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6 results found
Large areas of aspen (Populus tremuloides) have disappeared and continue to disappear from western forests due to successional decline and sudden aspen decline (SAD). This loss of aspen ecosystems negatively impacts watersheds, wildlife, plants, and recreation. Much can still be done to restore…
Author(s): Randy Hamilton, Kevin Megown, Jeff DiBenedetto, Dale Bartos, Anne Mileck
Keywords: aspen, Populus tremuloides, sudden aspen decline, successional decline, Custer National Forest
Source: RSAC-0110-RPT2. Salt Lake City, UT: U.S. Department of Agriculture, Forest Service, Remote Sensing Applications Center. 14 p.
Year: 2009
We conducted a literature review of the effects of climate on the distribution and growth of quaking aspen (Populus tremuloides Michx.) in the Western United States. Based on our review, we summarize models of historical climate determinants of contemporary aspen distribution. Most…
Author(s): Toni Lyn Morelli, Susan C. Carr
Keywords: drought, forest health, global warming, Rocky Mountains, Sierra Nevada, sudden aspen decline
Source: Gen. Tech. Rep. PSW-GTR-235. Albany, CA: U.S. Department of Agriculture, Forest Service, Pacific Southwest Research Station. 31 p
Year: 2011
A bioclimate model predicting the presence or absence of aspen, Populus tremuloides, in western USA from climate variables was developed by using the Random Forests classification tree on Forest Inventory data from about 118,000 permanent sample plots. A reasonably parsimonious model used eight…
Author(s): Gerald E. Rehfeldt, Dennis E. Ferguson, Nicholas L. Crookston
Keywords: bioclimate models, sudden aspen decline, global warming impacts, climate responses, climatic niche
Source: Forest Ecology and Management. 258: 2353-2364
Year: 2009
Quaking aspen (Populus tremuloides Michx.) are the most widely distributed tree species across North America, but its dominance is declining in many areas of the western United States, with certain areas experiencing rapid mortality events over the past decade. The loss of aspen from western…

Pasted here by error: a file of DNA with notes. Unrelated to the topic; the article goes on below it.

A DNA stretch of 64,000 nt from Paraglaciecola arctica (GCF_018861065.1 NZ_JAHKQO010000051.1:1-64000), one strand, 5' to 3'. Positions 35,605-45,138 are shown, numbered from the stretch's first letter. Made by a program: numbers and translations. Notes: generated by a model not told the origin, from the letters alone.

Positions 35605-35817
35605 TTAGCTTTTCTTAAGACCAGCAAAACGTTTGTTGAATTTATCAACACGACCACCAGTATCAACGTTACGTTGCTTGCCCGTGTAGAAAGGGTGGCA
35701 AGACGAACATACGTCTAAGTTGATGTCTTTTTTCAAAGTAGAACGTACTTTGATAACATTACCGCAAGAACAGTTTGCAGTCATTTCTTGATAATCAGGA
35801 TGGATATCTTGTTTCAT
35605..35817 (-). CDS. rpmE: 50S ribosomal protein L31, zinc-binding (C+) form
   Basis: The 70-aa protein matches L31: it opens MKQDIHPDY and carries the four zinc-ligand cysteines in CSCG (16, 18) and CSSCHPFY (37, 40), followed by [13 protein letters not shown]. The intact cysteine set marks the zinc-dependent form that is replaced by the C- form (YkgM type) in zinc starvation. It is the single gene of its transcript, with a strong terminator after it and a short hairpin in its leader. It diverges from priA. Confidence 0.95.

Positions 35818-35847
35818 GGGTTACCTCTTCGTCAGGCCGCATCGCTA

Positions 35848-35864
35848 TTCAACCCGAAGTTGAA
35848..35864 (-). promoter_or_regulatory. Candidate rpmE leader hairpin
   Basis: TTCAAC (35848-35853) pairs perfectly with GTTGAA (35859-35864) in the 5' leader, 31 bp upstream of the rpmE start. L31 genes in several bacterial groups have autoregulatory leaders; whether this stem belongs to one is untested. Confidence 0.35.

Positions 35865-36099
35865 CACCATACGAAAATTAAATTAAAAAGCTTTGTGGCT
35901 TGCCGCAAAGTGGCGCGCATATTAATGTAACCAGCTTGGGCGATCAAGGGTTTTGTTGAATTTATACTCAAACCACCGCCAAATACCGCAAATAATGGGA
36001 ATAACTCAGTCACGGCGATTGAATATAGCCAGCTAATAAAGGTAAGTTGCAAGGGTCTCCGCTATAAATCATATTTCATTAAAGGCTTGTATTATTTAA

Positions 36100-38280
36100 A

Author(s): Chad M. Oukrop, David M. Evans, Dale L. Bartos, R. Douglas Ramsey, Ronald J. Ryel
Keywords: quaking aspen, sudden aspen decline, Landsat TM, NAIP imagery, succession, GIS
Source: Gen. Tech. Rep. RMRS-GTR-259. Fort Collins, CO: U.S. Department of Agriculture, Forest Service, Rocky Mountain Research Station. 18 p.
Year: 2011
As climate changes, the effects of forest diseases on forest ecosystems will change. We review knowledge of relationships between climate variables and several forest diseases, as well as current evidence of how climate, host and pathogen interactions are responding or might respond to climate…
Author(s): R.N. Sturrock, Susan Frankel, A. V. Brown, Paul Hennon, J. T. Kliejunas, K. J. Lewis, J. J. Worrall, A. J. Woods
Keywords: forest management, forest pathogens, plant disease management, plant pathogens, sudden aspen decline, yellow-cedar decline
Source: Plant Pathology. 60: 133–149
Year: 2011
An experimental assessment of the use of clearfell harvesting to initiate a regeneration response in commercially managed aspen forests affected by sudden aspen decline (SAD) was conducted in western Colorado in cooperation with the USDA Forest Service. Nine pure commercial quality aspen stands,…
Author(s): Wayne D. Shepperd, Frederick W. Smith, Kristen A. Pelz
Keywords: Populus tremuloides, aspen regeneration, sudden aspen decline, coppice silviculture
Source: Forest Science. 61: 932-937.
Year: 2015
https://www.fs.usda.gov/treesearch/search/query?f%5B0%5D=publication_keywords%3Asudden%20aspen%20decline